With ‘back to school’ season upon us, teachers, parents and students around the world are struggling to get to grips with a hoard of new COVID-19 policies. Lots of schools are adopting hybrid models, providing both in-person and virtual learning, requiring parents to make childcare arrangements for when their children are not invited to school. There are debates ongoing around whether children should have to wear masks (both in class and on school transport), new drop-off and pick-up arrangements, and lots of new rules and regulations in place to ensure safe physical distancing between students, parents and teachers.
With all of this going on, there’s one risk - heightened significantly by the coronavirus pandemic - that schools might easily overlook: cyber.
School districts worldwide have some significant cyber security shortcomings, according to Joshua Motta, (pictured), CEO of Coalition, a technology-enabled cyber insurance and security firm servicing the US and Canadian markets. Schools often lack the dedicated funding and the skilled personnel that most for-profit businesses or larger organizations have to continuously vet and improve their defences. As a result, many schools have made basic security errors, according to Motta, or they’re using outdated technology with unpatched vulnerabilities, thus “propping the door open for hackers and scammers.”
“When you factor in the COVID-19 pandemic, now all of a sudden schools are opening up remote access into these networks,” Motta commented. “The road has been paved for the hacker from the internet into these networks that were already maybe not in the best state [before they were opened for remote access]. So, the coronavirus pandemic is really going to have major cybersecurity implications around the world for educational institutions
“With back to school, we expect a significant uptick in claims for our education policyholders. That’s something that we’ve been working on diligently at Coalition over the past couple of weeks - to really do a deep dive into all of our policyholders who are in the education sector, scanning their security, going through things, reaching out to them when we’re seeing issues, and just making sure that they’re prepared, because we absolutely expect an uptick in claims to correspond with going back to school.”
The types of issues Motta expects are nothing out of the ordinary – if you’ve got a finger on the pulse of cyber security trends. There will likely be an uptick in tailored phishing attacks and scams preying on the fear, uncertainty and behavioural changes that teachers, parents and students are going through as a result of the pandemic.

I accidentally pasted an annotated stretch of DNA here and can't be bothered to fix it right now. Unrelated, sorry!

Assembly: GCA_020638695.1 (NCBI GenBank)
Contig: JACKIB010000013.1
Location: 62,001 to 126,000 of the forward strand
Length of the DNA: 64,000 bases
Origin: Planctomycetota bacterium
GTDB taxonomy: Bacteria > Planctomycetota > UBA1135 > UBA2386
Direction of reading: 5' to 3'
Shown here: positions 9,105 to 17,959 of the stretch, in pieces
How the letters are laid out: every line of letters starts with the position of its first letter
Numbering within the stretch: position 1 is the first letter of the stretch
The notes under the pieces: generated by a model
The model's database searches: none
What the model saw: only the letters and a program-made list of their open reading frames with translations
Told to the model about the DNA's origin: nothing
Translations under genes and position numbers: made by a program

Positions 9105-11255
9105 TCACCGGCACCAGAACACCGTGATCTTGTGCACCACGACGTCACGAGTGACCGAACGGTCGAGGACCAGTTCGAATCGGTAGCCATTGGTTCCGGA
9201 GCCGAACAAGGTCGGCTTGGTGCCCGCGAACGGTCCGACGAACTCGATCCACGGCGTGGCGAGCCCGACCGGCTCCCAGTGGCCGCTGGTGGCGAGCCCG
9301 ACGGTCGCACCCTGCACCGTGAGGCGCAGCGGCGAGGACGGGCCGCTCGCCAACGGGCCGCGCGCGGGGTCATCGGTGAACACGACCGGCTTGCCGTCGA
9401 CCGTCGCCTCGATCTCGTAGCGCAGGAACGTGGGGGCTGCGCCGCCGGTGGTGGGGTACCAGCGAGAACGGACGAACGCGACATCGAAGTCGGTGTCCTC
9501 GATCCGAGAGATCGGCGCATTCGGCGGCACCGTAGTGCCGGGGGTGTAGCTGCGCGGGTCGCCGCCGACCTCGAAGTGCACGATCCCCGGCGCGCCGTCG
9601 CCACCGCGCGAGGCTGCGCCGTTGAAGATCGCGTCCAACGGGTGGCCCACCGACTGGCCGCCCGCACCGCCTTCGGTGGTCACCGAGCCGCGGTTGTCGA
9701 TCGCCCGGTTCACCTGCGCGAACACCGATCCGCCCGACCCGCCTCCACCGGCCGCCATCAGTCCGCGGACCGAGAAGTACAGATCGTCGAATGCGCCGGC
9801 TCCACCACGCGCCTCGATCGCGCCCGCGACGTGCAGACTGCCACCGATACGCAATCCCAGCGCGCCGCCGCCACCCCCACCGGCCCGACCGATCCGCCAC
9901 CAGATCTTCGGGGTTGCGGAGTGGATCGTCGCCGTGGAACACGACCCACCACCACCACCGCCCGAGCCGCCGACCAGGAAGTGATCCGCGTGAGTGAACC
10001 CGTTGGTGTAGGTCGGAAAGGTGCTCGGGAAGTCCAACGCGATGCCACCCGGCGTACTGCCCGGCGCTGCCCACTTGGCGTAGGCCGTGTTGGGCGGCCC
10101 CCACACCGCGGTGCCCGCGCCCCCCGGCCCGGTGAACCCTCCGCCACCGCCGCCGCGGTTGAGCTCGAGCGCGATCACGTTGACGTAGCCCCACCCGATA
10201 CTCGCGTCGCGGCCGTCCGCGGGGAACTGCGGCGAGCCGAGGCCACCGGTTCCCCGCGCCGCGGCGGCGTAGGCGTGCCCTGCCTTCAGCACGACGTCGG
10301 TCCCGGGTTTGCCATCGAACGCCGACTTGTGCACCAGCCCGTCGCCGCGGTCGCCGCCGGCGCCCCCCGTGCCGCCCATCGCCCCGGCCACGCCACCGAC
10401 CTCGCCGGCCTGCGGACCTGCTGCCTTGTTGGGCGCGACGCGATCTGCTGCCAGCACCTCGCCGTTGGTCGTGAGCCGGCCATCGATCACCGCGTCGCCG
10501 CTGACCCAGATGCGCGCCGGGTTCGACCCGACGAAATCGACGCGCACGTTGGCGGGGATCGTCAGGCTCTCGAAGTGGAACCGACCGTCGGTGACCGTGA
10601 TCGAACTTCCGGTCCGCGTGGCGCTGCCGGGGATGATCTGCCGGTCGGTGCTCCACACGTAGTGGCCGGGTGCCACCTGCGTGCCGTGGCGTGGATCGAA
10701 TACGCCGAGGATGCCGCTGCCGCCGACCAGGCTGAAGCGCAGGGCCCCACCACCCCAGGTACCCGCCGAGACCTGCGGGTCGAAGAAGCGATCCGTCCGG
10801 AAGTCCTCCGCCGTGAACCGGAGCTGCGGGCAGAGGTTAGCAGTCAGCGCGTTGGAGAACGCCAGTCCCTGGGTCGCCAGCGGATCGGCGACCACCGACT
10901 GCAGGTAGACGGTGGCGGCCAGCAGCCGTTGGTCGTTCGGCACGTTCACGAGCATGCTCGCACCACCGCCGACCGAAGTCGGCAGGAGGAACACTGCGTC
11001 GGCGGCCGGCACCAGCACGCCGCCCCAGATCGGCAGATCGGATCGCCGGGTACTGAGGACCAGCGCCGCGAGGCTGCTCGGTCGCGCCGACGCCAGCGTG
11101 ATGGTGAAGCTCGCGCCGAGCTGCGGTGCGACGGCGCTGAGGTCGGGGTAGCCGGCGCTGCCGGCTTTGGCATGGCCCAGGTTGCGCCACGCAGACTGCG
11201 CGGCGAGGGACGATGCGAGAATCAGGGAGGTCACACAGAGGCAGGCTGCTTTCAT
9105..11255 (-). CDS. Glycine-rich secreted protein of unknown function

The stakes are also “higher than ever” for ransomware attacks, according to Motta. He explained: “Pre-pandemic, there wasn’t always a significant need for a school’s network to be open across the internet. Maybe they weren’t entirely secure inside of the network, but it was a local network with physical access, so the risk wasn’t so severe. But with the pandemic making remote network access a requirement, it’s these remote desktop protocols or these remote access configurations that I believe the vast majority of ransomware attacks will exploit. We definitely expect to see an uptick in ransomware targeting schools.”
When it comes to mitigating cyber risk in schools, there’s no single comprehensive source of advice for what they should do. According to Motta, it’s best to start with basic cyber risk mitigation that applies to all organizations, whether they’re for-profit, non-profit, education or otherwise. That includes things like segmenting the network so that only the parts necessary for remote learning are accessible over the internet, and making sure that remote access is properly secured and that appropriate controls are in place.
“One of the best ways to secure educational institutions, as it turns out, is more education,” Motta told Insurance Business. “We need to educate teachers, parents and students – especially younger students – on how the remote learning is going to work, and how the school is going to communicate. We need to make schools aware of the potential threats to students, whether it’s phishing scams or even the Zoom bombing that we saw emerge in the US a couple of months ago. It’s just providing more education so that people can be vigilant, they can be on the lookout for suspicious emails.”
One point Motta was keen to stress is that it’s barely realistic to expect educational institutions to overhaul their entire cybersecurity in the space of a few months, especially in the middle of a global pandemic. To be realistic, and acknowledging that a cyber incident could occur, one of the most practical things that educational organizations can do is make sure they have back-ups, so they can restore their functions in case something does go wrong.
“Beyond the back-ups part, they need to focus on how to limit the potential breach or compromise of student data,” the Coalition CEO added. “Again, now that these networks are connected to the internet, that’s more of a concern. So, going through and making sure that they’re only storing data that’s absolutely necessary, and doing what they can to limit permissions in their network and limit access to sensitive student data is going to be important.
“Finally, they need to assess their vendors. One of the ways in which educational institutions are scrambling to make remote learning work is by relying on third-party vendors. They’re relying on technology providers to get these services, and if they’re not diligent about the platforms they’re choosing, they could inadvertently be exposing their students to more risk, even though they may feel like they’re solving the core issue, which is how to how to pull off a hybrid education scheme.”